Month: January 2013

Fascinating blog post about touch

holding the moment of holding

A recent edition of the BBC Worldservice programme, The Forum, focussed on ‘The real vs the virtual’. Amongst the guests was Edmund de Waal, potter and author. Bridget Kendall, the host of the programme spoke, rather gushingly, about how holding one of de Waal’s pot allowed her to commune with de Waal himself… I am being somewhat unkind as her response is not uncommon amongst people blessed with, what I would consider to be, a romantic imagination. Lots of people, historians and archaeologists being foremost amongst them, have a strong, emotional response to holding a a special object or being in a certain space. Through the object they believe themselves to be in direct contact with the person who held or made that object or who occupied that space in the past. I have to confess to a certain cynicism as I don’t share this response; however lots of…

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Loneliness in Old Age Linked to Alzheimer’s

A new study in the US published in this month’s issue of the Archives of General Psychiatry suggests there is a strong link between loneliness and Alzheimer’s in old age.

“Dr Wilson said that loneliness probably has a physical impact as well as an emotional impact on the old person at risk of Alzheimer’s. Perhaps loneliness affects the brain so that as people get older they are more susceptible to the age-related decline in neural pathways.”

The Lonely Society Report examines how modern society has changed the way people connect – It aims to raise awareness of loneliness and its effect on our mental health, detailing steps people can take to reduce isolation.

Apple of my eye

My own grandmother pictured above who recently passed away aged almost 92 was a gregarious character who raised five children. She lived through two wars and eras in which a sense of community existed. She spent the last 30 years of her life living alone – but was lucky to have had many visitors and her memory intact right until the very end of her life “God gave me a remarkable memory” she would say. Many other elderly people are not so lucky and spend months on end without seeing anyone at all, or having any conversation, on a daily basis: a sad and harsh reality of today’s society.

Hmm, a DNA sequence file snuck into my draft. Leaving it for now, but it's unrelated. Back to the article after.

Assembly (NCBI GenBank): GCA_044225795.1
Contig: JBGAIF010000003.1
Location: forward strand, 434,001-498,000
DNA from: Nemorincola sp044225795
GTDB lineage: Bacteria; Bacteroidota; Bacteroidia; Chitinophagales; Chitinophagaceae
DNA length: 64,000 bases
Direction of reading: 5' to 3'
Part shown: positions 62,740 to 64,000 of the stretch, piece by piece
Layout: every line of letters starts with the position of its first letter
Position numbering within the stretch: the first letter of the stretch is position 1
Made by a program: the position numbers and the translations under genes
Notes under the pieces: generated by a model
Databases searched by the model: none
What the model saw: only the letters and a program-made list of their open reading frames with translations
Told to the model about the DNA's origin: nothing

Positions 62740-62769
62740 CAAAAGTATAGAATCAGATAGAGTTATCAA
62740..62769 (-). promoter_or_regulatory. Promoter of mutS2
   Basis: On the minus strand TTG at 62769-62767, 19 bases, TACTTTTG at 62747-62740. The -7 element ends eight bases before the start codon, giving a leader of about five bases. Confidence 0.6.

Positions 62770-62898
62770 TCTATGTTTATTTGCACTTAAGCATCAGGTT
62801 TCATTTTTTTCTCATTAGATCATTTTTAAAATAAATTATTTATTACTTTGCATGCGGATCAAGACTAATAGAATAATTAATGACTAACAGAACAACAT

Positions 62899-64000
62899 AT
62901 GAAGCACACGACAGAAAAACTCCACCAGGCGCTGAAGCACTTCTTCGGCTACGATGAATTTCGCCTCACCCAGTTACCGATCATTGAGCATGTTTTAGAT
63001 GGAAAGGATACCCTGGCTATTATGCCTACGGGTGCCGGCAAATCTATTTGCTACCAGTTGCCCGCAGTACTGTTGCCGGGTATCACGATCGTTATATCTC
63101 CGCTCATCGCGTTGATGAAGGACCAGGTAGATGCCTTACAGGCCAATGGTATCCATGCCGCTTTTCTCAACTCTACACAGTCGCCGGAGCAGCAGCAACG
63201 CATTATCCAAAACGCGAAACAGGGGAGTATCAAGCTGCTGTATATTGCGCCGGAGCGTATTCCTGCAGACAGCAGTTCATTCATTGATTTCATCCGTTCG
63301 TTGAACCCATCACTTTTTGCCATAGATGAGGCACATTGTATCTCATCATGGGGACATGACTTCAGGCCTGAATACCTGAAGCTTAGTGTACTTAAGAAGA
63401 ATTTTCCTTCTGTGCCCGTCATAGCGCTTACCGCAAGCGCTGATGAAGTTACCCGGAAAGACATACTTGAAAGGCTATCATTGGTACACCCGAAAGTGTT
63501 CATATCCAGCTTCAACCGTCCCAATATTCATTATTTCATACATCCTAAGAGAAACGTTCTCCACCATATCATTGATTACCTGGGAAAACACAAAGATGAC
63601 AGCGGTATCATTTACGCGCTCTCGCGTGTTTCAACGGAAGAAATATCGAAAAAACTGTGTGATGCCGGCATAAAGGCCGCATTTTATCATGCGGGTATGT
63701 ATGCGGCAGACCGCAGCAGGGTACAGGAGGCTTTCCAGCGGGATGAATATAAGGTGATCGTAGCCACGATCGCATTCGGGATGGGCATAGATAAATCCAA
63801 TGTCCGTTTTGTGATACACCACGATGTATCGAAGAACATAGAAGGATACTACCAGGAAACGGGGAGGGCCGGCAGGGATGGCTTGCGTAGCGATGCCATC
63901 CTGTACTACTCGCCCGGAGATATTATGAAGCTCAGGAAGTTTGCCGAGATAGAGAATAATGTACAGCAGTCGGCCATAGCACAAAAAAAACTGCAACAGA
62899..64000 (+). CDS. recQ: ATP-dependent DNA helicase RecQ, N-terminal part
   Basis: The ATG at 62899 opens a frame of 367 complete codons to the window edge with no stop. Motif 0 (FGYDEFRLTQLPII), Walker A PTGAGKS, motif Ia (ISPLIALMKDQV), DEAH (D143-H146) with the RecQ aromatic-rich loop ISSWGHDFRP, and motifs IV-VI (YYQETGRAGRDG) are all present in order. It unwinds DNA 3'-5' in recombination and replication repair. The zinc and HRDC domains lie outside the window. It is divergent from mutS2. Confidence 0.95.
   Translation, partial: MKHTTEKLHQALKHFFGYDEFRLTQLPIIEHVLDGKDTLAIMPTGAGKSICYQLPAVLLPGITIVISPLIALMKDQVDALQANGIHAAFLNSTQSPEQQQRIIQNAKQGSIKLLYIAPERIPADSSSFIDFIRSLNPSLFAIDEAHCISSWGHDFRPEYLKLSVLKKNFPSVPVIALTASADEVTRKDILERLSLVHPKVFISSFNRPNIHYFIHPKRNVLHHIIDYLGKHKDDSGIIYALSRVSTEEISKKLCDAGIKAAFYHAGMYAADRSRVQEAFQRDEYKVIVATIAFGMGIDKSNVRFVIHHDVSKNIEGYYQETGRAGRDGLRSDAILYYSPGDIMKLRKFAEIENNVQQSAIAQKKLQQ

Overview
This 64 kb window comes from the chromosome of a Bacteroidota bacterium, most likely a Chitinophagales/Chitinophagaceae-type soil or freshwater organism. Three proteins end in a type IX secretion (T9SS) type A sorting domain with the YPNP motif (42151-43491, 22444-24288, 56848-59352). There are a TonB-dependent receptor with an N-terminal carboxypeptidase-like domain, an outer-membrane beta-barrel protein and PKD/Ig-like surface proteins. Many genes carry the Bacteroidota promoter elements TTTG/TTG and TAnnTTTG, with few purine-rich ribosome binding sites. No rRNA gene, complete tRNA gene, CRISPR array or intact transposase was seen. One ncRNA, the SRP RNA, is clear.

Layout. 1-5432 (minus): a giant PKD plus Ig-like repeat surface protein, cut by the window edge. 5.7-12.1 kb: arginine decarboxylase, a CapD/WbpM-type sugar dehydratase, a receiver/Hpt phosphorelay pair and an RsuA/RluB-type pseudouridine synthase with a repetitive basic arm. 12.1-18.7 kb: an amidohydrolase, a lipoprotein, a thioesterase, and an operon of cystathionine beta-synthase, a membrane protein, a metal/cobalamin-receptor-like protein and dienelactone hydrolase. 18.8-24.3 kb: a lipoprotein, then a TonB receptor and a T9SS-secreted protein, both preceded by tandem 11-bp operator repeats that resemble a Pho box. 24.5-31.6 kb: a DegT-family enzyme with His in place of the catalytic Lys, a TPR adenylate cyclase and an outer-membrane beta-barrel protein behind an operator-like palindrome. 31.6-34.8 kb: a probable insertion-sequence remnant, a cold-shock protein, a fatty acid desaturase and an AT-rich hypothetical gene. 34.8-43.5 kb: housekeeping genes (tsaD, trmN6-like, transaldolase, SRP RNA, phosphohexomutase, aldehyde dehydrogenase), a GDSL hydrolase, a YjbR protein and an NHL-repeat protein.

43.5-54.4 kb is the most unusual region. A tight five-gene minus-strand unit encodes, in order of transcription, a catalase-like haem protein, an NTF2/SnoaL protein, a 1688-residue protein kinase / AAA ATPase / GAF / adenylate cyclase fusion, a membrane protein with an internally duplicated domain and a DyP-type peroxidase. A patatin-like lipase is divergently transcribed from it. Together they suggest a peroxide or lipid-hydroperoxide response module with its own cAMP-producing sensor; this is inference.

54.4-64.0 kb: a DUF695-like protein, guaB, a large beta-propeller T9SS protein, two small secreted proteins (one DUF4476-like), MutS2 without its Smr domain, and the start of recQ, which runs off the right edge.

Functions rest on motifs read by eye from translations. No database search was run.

Living with Dementia

An inspirational extract from a blog by Bruce Bane

Dementia and Conversation

“I think people take conversation for granted. Not me. That’s because I’m not good at it anymore; I’m not good at holding up my end of a conversation. I don’t know what to say next or I don’t know where the conversation is going or I get stuck on one part of the conversation or my response is off topic. Some of this depends on how well I know the person, how well I know what we’re talking about, or how well I’m feeling. For whatever the reason I’m not a good conversation partner anymore.

Even the simple questions, “How are you?” or “How do you feel” are hard to answer. I could say “Pretty good,” or “Not bad,” or “Okay,” but none of those are true because I don’t really know how to tell you how I am. I can usually tell you if I feel tired or if I have some pain, but there’s so much more that I can’t put words to (or put the right words to). Specific questions might help, but to leave me to figure it out on my own is confusing and frustrating. Anita suggested I just be honest and say “I don’t know.” And she’s right; that tells it how it is. And it’s a request to help me figure it out.

But what I want to tell you is this: enjoy the little conversations you have during the day. Whether they’re just time fillers or conversations with friends, don’t take them for granted. Instead, see them as little gifts waiting for you each day.”